Wednesday, April 11, 2007

The Field Guide to Arthur Fonzarelli

A lot of people bag on Wikipedia, and I can see why. It's literally rife with errors. However, I do enjoy clicking around it, following story link after link. You know, you search for a random something, you see a highlighted name within that story, click on it, and so on. It was just such a method that led me to this rather sober examination of the man known as The Fonz. I'm only printing part of the entry, but I love the clinical, fact-based approach the writer took. It's like an Encyclopedia Brittanica entry, written as if The Fonz were an actual human being and not a rather broad character on a dopey sitcom (although I love the early episodes, when Fonzie wore a light blue windbreaker and the show was shot on film instead in front of a live audience). Here goes:

"Fonzie is a leather jacketed mechanic who lives in Milwaukee, Wisconsin sometime in the late 1950s. Although he is a high school dropout and is seen by the establishment characters in the show as a rebel, he has a number of skills and qualities such as womanizing, strong loyalty, and sexual attractiveness. Despite the low opinion of the authorities, he commands tremendous respect throughout much of Milwaukee for his well-deserved reputation for fighting (in one episode, he outduelled an expert fencer; in another, he literally mangled a gangster's prosthetic iron hand with one fist), his skills as a ladies' man and mechanic, his history of romantic involvement with virtually every attractive woman in Milwaukee, and his imperturbable "cool." Opponents far larger and more dangerous-seeming than himself back down from confrontations with him. Those who do confront him never come out on top, leaving 'The Fonz" without a scrape.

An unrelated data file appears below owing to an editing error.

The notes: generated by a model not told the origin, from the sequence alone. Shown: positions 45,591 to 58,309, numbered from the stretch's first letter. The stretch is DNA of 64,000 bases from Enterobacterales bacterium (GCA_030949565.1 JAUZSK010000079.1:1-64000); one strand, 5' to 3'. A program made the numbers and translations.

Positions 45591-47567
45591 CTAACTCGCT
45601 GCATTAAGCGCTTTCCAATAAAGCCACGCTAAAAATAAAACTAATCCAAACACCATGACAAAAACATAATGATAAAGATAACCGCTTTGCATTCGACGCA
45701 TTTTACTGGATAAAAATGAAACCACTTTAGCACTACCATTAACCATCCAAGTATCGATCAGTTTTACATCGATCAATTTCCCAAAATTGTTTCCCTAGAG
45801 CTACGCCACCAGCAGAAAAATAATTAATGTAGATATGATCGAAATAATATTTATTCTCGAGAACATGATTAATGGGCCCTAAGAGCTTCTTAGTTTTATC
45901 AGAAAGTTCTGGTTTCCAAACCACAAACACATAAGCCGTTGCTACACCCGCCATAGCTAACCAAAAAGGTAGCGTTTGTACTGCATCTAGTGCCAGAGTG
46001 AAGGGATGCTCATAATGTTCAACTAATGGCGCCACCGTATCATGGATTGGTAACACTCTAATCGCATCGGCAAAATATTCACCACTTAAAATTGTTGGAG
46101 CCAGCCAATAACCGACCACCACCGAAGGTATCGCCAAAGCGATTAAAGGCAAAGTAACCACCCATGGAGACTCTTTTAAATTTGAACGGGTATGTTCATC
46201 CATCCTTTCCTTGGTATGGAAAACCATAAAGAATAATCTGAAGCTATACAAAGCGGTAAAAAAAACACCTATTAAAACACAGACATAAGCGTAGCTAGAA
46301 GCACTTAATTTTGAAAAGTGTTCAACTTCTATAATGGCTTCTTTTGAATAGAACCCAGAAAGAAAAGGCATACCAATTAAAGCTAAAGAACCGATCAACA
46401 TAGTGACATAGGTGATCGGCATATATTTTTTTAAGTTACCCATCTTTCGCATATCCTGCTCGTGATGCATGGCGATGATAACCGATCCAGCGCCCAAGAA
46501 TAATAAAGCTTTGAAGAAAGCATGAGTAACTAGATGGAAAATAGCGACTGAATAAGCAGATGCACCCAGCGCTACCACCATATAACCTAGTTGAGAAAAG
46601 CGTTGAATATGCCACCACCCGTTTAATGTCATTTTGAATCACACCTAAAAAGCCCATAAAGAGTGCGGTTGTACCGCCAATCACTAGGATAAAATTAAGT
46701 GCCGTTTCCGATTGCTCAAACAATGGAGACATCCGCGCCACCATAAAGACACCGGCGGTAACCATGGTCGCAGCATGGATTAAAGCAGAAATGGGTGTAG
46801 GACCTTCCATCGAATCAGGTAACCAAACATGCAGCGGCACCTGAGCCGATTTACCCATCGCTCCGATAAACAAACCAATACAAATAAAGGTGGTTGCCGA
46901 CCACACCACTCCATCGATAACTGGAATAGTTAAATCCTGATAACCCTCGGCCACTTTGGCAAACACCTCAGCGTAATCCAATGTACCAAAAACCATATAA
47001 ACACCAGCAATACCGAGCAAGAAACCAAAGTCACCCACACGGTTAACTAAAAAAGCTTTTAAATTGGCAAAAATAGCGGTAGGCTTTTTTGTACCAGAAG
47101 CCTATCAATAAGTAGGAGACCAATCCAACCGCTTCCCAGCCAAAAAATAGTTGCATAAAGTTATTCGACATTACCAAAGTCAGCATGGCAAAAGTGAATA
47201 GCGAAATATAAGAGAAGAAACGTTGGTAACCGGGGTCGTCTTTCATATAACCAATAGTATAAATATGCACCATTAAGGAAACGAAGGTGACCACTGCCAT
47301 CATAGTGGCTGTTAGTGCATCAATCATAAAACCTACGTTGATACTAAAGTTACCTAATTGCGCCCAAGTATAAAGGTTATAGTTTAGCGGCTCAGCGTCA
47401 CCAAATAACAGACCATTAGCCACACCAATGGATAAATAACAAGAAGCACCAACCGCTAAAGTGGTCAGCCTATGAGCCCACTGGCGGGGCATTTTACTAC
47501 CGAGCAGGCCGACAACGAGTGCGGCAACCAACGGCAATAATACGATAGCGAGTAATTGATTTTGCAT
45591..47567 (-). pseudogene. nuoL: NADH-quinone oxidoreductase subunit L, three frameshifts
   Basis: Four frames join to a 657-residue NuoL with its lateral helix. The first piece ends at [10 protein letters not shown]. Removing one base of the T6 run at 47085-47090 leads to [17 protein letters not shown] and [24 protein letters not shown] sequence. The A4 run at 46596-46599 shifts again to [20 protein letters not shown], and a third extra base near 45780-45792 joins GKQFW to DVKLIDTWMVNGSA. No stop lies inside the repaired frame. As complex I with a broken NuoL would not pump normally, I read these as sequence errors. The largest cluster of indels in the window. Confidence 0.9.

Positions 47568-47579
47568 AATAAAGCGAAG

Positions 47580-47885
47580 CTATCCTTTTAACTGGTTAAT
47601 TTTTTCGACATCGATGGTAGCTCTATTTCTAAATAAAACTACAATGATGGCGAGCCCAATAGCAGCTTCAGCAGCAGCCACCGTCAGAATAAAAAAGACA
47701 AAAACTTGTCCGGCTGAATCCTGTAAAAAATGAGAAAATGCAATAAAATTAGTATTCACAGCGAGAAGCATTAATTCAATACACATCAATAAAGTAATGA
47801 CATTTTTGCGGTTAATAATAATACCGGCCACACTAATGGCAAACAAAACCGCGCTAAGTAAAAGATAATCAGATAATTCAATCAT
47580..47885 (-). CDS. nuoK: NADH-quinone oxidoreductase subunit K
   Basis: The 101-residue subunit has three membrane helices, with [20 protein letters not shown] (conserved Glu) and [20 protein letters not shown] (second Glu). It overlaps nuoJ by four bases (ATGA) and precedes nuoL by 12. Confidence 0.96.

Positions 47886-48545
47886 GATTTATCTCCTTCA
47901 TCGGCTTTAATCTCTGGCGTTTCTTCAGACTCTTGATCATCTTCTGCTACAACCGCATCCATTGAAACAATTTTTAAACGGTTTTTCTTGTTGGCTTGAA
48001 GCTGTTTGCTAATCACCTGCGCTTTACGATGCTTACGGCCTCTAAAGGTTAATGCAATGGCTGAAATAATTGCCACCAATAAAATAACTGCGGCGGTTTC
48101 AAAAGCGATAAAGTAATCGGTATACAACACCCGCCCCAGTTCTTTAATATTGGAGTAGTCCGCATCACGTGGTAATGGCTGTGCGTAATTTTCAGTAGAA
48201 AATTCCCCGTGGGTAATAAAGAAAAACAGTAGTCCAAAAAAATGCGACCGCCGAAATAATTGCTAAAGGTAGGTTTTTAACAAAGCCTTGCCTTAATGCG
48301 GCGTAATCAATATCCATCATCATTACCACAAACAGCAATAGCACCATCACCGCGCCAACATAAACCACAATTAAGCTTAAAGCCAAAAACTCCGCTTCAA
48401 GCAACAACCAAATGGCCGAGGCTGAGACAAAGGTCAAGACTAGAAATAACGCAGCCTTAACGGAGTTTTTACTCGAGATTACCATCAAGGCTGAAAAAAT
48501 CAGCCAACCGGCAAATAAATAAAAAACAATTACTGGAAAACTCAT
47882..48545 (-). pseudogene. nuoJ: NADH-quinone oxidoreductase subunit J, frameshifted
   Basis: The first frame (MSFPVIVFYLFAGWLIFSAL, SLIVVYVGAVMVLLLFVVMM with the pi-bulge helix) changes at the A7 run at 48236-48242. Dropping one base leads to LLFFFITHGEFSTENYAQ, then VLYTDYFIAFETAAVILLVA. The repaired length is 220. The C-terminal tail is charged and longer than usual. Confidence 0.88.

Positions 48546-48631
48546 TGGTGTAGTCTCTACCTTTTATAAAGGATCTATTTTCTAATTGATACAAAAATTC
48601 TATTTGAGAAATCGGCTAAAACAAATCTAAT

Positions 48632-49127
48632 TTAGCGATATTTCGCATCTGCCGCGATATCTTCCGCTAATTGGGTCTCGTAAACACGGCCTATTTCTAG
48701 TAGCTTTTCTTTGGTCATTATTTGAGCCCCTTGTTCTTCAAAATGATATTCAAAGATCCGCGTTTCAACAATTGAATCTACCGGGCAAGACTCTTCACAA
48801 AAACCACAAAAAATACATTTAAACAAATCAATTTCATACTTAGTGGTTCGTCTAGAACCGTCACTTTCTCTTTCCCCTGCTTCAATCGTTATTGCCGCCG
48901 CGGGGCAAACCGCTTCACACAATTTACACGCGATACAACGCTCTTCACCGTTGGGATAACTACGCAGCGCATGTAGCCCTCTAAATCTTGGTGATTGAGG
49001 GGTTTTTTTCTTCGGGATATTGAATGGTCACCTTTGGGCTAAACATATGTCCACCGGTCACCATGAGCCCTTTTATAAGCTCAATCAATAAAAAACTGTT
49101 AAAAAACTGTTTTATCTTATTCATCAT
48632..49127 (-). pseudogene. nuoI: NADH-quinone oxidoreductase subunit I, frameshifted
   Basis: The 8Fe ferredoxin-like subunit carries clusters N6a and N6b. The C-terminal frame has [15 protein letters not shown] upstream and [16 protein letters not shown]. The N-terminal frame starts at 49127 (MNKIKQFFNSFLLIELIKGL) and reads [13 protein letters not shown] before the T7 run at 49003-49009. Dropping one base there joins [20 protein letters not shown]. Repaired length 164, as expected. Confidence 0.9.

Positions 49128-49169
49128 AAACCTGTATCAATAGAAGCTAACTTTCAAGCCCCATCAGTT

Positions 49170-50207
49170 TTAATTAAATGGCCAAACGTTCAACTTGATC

Fonzie usually exhibited a characteristic sangfroid during times of challenge, stress, or annoyance (although as the series progressed he became more susceptible to irritation). Fonzie's "cool" occasionally manifested as the ability to make mechanical objects function with a single touch, implying that he knew so much about how they worked that he could set the works in motion via one "Technical Tap"; he frequently started and stopped the jukebox at Arnold's diner by this process. This knack eventually became almost supernatural in nature when he proved able to achieve similar effects by snapping his fingers."

I must confess, I'm actually pretty impressed that the writer used the word "sangfroid" instead of "cool" at the beginning of the second paragraph. Now if you'll excuse me, I'm going to go see if someone on Wikipedia has plumbed the depths of the complex and troubled Holden Caufield-esque delinquent known as Vinnie Barbarino.

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